• Tell your provider about your symptoms and any recent travel. Health-care providers will discuss any possible cases of COVID-19 with DOH to determine if testing is needed;
• Consider utilizing tele-health services if available;
• Avoid traveling or leaving home if you are sick, except for visiting your doctor after contacting them in advance.
The DOH recommends the following to help prevent the spread of respiratory illness:
• Wash your hands often with soap and water for at least 20 seconds;
• Avoid touching your eyes, nose and mouth with unwashed hands;.
• Avoid close contact with people who are sick;
• Stay home when you are sick;
• Cover your cough or sneeze with a tissue, then throw the tissue in the trash;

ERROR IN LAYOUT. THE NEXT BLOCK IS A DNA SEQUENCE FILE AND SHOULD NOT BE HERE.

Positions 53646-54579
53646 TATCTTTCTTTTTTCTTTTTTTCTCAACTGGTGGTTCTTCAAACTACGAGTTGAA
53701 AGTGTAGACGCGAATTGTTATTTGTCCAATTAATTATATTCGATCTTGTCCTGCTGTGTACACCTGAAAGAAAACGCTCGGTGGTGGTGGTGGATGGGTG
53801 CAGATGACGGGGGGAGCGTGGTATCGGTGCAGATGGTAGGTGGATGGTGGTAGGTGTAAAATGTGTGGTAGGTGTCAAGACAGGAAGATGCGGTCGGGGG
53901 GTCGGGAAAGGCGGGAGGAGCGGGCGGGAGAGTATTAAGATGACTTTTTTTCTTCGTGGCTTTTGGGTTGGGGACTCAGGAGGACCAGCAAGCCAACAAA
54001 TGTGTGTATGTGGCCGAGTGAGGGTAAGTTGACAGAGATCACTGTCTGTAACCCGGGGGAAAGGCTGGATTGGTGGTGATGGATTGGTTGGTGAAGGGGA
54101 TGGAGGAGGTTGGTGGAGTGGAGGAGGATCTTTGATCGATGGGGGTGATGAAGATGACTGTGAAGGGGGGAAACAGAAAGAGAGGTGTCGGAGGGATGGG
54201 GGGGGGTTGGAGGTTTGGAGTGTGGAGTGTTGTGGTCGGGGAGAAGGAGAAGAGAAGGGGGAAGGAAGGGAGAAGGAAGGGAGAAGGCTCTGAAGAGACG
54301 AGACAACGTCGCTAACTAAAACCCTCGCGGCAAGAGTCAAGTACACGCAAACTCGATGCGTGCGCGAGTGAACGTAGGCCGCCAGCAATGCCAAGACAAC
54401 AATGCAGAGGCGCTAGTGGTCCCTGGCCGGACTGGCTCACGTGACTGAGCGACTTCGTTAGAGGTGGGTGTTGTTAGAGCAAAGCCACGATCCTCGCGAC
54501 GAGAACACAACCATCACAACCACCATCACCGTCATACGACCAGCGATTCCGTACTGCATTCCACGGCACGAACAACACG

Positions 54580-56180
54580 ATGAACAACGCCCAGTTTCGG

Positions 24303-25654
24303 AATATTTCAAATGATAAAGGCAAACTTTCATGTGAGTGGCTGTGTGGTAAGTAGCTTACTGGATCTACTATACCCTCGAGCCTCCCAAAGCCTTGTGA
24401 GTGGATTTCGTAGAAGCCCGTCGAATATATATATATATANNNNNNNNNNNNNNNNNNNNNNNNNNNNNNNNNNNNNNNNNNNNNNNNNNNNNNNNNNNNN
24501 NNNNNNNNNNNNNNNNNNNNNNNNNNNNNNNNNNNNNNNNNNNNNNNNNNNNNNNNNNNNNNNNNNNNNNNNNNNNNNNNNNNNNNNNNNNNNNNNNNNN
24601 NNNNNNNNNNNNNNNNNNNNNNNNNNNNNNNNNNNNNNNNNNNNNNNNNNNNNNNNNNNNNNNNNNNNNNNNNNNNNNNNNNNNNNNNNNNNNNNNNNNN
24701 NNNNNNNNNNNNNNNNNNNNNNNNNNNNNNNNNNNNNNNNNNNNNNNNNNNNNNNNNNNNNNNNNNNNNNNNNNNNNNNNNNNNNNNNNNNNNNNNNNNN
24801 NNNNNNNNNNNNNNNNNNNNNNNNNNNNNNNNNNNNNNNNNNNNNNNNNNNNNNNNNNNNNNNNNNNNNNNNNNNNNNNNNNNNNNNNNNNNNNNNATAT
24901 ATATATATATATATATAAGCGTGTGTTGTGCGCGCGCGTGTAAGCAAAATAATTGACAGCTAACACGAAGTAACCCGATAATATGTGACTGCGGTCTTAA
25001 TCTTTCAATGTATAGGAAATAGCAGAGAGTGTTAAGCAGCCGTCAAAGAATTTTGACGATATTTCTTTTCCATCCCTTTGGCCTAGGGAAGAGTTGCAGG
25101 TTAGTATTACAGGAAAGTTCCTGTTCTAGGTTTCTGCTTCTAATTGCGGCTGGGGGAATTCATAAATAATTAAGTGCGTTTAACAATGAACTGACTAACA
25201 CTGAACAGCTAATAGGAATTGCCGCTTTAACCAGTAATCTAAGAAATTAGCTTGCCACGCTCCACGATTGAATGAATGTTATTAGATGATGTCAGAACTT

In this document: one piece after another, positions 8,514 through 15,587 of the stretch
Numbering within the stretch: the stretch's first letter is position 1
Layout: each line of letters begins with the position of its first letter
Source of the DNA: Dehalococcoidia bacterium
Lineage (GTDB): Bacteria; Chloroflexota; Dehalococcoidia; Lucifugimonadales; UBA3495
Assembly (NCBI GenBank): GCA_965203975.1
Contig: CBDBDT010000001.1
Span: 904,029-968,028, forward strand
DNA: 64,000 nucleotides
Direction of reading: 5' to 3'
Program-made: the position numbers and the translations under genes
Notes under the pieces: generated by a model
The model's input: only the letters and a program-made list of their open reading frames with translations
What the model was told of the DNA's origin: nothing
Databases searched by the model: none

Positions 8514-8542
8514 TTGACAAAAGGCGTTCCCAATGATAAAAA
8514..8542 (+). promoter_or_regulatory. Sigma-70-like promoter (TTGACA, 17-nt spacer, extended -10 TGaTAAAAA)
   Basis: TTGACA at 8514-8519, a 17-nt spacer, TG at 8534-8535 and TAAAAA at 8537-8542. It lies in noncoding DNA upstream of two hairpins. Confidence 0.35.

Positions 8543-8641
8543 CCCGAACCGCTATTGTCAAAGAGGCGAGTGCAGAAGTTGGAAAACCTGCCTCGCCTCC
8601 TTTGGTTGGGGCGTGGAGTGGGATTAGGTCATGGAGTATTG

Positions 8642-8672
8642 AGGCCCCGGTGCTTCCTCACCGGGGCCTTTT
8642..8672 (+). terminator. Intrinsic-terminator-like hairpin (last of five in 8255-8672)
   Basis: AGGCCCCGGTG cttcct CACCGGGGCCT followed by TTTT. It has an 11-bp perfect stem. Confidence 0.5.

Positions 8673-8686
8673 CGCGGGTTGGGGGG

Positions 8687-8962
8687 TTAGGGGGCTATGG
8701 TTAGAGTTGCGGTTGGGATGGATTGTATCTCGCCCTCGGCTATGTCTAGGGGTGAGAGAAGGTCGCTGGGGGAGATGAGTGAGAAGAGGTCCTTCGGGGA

• Clean and disinfect frequently-touched objects and surfaces using a regular household cleaning spray or wipe;
• The CDC does not recommend that people who are well wear a facemask to protect themselves from illnesses, including COVID-19. Keep in mind that supplies are limited, and officials need to ensure there are enough masks for front-line health-care workers. If you are sick, then wear a mask to protect the people around you;
• Prepare for the possibility that people may want to stay home or may be asked to stay home to prevent the spread of illness;
• If you have daily medication needs, have more than a week’s supply on hand, and have as much on hand as your insurance will allow you to have;
• Not everyone can afford to stock up on supplies or has the space to store them, but anything you can arrange in advance means one less inconvenience or one less trip to the store while you are sick;
• Make family plans for the possibility of school or day-care closures. Do some contingency planning in advance at the family level.